By now our team were hitting their top form and rode in to Taroudant from Agadir only 80km and very fast, Brian Jolly won the stage with our other four 3rd, 4th 6th and 8th. We were easily taking the ‘overall team’, Geoff had the ‘green’ points jersey, Pete Smith the ‘polka dot’ mountain jersey and all were well up on general class. 

1968 Tour Morroco, Brian Jolly wins the Taroundant stage

After dinner and massages I helped Bert with the bikes so we could finish early - we had an invitation to meet the chief of this lovely walled village in his palace. Rounding a corner on our way a bunch of kids came hurtling towards us, they were enacting the bike race and were using bent heavy copper wire shaped in to handle bars, aping the riders, it was both funny and sad. Obviously they had no chance to buy a bike. We had mint tea at the palace and were entertained by an Arab band and men dancing -  Dave Nie joined in, we had a terrific time , relaxing and taking our minds off the race. After the dancing we were invited in to the Chiefs large black tent. On a spit turning in the centre of this huge low tent was whole goat. We had a terrific meal, each of us pulling off the meat we liked using only our right hand as tradition goes. The Chief offered me the delicacy of the evening, sheep’s eyes. Not wanting  to give any offence I accepted graciously and then  swallowed them whole, at the same time praying that they would slip down my throat without getting stuck and choking me! We slept well that night, woken of course by the loudspeaker at the Mosque calling the people to prayer (5am).

Stage 5 - Taroudant - Marrakech

The next stage was one we were fearing, on leaving Taroudant the road gradually climbs to the top of the ‘Tizi n Test’ summit at 7500 feet, reached after 62 miles of climbing. Pete Smith in his first International road race won the prime, a terrific ride, he had about thee minutes lead on the strung out bunch when disaster struck - he punctured both wheels. As we were changing wheels the race leader Kurt Soederland came past with two more of his team mates, he also punctured but his car being way behind he changed his own tyre with his spare, (carried by all riders due to the terrain). Riders were having trouble right and left, the reason being the road was good on the seaward side but over the summit it deterioted in to sea-bed boulders and small stones (this was due to the bad winters they had to contend with on the Marrakech side).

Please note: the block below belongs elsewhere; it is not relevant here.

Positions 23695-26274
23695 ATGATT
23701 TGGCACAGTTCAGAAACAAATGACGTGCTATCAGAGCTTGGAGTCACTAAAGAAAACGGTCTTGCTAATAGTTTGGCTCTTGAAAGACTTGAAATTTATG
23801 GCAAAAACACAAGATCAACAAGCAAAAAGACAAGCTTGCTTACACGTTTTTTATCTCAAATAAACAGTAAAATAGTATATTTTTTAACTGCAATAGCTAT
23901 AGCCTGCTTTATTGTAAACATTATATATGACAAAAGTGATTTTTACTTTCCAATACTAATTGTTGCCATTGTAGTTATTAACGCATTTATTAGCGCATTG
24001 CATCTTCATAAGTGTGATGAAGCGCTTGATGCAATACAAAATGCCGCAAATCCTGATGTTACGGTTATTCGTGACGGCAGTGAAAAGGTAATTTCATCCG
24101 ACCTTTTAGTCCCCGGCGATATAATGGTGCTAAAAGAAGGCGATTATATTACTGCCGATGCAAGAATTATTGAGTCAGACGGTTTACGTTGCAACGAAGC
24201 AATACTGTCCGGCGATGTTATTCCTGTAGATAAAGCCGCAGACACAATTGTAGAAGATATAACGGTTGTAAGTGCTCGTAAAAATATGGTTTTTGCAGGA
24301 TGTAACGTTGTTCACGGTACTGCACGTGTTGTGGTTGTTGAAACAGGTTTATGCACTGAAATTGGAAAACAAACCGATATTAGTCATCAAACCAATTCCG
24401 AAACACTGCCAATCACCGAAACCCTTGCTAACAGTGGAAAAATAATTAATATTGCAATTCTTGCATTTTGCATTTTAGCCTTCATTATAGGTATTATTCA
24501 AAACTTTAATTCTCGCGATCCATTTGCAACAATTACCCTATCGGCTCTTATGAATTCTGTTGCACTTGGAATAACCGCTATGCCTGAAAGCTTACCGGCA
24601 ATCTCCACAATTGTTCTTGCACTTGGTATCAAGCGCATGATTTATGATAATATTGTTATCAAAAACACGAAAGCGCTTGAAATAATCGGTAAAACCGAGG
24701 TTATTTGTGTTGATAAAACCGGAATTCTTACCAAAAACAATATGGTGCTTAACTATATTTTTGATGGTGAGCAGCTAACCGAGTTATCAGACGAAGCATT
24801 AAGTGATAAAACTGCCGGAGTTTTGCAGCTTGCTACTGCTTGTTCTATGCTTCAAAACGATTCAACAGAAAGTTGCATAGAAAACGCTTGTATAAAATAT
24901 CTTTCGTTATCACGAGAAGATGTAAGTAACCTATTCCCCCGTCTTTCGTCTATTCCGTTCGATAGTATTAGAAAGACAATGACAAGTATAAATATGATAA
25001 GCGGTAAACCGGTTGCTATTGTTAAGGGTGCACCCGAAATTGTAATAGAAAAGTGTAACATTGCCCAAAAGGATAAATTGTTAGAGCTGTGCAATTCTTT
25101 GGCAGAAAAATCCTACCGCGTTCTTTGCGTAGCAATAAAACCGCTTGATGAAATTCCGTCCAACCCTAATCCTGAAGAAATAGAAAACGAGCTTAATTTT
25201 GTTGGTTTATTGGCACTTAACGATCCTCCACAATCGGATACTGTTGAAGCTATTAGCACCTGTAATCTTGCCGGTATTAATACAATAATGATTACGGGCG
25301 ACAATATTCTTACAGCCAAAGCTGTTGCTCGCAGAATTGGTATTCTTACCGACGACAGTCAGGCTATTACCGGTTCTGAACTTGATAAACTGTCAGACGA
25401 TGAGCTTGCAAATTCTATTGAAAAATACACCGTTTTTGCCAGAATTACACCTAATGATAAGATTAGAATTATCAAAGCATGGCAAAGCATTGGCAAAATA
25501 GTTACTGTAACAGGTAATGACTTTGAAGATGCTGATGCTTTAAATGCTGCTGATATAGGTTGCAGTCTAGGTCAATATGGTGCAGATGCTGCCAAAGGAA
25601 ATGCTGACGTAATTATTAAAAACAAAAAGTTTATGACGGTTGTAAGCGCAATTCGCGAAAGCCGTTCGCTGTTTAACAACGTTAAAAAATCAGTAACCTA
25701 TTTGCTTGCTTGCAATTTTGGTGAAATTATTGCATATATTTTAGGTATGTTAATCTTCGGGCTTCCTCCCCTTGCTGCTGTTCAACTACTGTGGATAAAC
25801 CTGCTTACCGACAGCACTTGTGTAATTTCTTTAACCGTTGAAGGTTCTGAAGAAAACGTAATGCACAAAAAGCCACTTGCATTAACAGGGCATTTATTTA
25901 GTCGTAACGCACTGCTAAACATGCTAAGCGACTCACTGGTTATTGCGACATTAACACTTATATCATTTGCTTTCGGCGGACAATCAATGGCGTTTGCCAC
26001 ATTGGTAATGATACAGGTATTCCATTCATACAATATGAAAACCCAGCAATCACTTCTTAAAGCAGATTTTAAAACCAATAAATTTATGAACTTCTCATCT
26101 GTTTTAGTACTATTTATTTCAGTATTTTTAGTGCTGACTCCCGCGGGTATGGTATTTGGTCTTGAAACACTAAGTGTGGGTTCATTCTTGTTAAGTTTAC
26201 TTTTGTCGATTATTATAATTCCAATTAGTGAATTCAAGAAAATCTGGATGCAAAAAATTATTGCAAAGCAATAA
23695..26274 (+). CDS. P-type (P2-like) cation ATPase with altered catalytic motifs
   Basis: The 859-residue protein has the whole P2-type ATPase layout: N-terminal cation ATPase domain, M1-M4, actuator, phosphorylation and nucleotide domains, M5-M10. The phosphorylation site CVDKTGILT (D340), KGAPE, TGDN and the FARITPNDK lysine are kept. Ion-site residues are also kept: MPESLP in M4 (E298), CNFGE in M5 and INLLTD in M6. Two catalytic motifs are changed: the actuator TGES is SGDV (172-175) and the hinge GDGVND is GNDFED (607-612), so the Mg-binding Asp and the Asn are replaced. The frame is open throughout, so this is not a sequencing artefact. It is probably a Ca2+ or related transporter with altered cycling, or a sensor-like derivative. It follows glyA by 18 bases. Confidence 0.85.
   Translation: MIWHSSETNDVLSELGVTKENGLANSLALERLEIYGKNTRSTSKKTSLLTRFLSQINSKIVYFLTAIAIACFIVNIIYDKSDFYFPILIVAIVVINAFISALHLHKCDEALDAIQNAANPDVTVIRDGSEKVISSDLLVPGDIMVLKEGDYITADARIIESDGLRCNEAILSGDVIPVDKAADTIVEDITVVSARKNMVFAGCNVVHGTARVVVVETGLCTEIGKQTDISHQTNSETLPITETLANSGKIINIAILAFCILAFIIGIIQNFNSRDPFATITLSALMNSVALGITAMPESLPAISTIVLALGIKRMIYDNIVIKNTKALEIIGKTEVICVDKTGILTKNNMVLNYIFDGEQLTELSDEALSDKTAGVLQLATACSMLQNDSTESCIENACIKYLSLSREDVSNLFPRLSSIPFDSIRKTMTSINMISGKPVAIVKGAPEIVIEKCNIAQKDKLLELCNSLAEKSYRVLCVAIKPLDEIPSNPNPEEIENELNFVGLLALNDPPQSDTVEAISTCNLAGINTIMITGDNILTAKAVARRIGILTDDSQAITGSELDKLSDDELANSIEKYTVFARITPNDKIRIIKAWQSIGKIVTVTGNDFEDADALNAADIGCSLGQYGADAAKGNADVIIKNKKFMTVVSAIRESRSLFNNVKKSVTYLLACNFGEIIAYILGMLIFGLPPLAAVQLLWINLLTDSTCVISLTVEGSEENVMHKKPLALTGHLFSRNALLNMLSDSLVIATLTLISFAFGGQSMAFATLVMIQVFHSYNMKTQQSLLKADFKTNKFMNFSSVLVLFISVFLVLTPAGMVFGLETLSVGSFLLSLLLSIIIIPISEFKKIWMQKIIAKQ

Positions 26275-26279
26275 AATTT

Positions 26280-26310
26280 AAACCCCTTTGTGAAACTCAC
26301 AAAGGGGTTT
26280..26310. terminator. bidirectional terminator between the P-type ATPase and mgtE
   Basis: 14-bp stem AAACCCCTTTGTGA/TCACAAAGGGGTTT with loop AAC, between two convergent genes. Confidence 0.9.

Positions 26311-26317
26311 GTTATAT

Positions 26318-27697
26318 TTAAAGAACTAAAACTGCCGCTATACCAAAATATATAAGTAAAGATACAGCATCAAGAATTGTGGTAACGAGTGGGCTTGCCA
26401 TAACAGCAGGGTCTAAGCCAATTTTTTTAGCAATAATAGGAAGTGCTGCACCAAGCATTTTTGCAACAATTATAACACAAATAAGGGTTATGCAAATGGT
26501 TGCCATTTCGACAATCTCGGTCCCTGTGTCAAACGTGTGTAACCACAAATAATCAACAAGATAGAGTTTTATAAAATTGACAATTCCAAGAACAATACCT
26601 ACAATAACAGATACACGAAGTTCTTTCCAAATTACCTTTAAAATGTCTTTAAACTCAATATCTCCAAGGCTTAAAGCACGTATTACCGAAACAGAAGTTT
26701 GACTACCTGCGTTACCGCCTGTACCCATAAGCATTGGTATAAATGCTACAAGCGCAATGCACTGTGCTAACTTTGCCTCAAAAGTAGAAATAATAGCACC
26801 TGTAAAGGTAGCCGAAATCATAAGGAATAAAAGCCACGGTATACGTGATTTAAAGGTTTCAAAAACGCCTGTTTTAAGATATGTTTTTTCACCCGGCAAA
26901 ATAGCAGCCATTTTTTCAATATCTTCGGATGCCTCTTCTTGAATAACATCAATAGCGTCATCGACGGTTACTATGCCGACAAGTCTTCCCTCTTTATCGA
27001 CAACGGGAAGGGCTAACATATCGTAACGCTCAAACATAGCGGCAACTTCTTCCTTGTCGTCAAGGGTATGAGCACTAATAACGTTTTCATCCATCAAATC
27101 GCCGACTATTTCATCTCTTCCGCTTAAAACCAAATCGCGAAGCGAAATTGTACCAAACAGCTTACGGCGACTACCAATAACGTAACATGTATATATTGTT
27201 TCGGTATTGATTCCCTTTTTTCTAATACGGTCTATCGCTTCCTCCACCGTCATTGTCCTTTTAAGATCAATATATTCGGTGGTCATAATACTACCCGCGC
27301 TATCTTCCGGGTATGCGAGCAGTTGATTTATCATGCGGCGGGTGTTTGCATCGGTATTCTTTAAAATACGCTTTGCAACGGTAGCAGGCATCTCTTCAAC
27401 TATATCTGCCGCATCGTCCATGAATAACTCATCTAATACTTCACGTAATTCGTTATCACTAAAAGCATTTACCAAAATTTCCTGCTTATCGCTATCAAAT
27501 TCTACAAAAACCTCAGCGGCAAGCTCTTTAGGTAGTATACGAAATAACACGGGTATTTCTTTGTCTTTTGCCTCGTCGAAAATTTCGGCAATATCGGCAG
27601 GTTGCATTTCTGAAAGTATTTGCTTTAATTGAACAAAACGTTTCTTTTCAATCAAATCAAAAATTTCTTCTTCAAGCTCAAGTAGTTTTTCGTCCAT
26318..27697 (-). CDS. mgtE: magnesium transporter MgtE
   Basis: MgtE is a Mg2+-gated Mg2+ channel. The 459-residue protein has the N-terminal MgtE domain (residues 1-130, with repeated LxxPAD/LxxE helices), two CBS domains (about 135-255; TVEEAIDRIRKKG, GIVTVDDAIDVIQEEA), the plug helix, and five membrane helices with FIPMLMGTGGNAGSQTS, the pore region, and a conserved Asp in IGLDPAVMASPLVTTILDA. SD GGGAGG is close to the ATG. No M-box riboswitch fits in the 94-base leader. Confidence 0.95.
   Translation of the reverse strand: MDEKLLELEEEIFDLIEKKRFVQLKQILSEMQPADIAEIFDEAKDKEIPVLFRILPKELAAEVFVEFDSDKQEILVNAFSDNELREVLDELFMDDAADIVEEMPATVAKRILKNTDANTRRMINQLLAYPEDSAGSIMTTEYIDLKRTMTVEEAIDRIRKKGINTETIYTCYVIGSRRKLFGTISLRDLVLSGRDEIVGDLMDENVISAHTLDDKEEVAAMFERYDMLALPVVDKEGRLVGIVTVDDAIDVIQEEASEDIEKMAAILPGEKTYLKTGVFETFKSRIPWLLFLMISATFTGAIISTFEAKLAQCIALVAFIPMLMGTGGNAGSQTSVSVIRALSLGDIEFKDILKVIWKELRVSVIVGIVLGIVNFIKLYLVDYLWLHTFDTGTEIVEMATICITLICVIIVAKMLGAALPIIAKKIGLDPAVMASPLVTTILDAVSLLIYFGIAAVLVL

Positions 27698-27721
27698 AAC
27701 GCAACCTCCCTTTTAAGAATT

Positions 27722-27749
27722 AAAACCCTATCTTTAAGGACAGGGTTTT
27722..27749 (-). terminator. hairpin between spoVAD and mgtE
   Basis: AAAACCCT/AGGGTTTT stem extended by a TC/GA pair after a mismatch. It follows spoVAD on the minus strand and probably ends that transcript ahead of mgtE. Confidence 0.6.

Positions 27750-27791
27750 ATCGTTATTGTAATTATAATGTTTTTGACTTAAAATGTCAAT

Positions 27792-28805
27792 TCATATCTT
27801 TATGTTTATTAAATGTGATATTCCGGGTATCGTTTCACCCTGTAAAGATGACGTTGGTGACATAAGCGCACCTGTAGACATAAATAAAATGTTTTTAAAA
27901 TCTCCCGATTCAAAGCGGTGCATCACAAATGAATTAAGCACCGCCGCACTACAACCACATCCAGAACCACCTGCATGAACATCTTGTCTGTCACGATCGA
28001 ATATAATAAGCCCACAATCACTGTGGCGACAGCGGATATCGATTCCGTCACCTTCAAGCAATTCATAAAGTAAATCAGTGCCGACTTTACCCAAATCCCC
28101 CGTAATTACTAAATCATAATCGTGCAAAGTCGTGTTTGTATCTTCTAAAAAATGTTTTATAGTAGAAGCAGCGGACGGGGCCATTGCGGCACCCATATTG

1968 Tour Morocco, Kurt Soderland punctures both wheels on the Taroudent – Marrakesh stage

Our other four  riders breasted the pass, we opted to wait for them as it was obvious we were going to have trouble. Altogether we had twenty punctures, Bert at the back of the team car having hell of a job sticking tyres on. We eventually ran out of tyres, but fortunately  we caught up with the Rumanian team, and luckily I knew the mechanic from the Peace Race, he lent me some ‘Barum’ tyres, and for the last 80 miles as the road improved we, the Romanians and us, chased hard hauling other riders in. We eventually made it to Marrakech, but we had lost all our leading positions and the points jersey, but Pete Smith still held the ‘polka dot’. 

 1968 Tour Morroco, Pete Smith punctures both wheels on the summit of the Atlas Mountains

We had good accommodation and food in Marrakech and the following day was ‘rest-day’, so we were able to have a good look round this ancient city, of special interest is the market place where I think you could buy  anything. There were snake charmers and an open air cinema, little workshops making all sorts of trinkets from brass, leather shops making super suitcases and of course coats, it was a cacophony of unusual sounds. During the meal on the rest day, the Swedish Team manager who I had met in Sweden came over to discuss tactics. His rider Kurt Soederland held the ‘Mallaout Jaune’ if we would help him retain this jersey they would pay us 1000 dirhams (about £90), they - the Swedes - would also help us to win stages. We could not lose and although collusion carried a hefty fine, we accepted.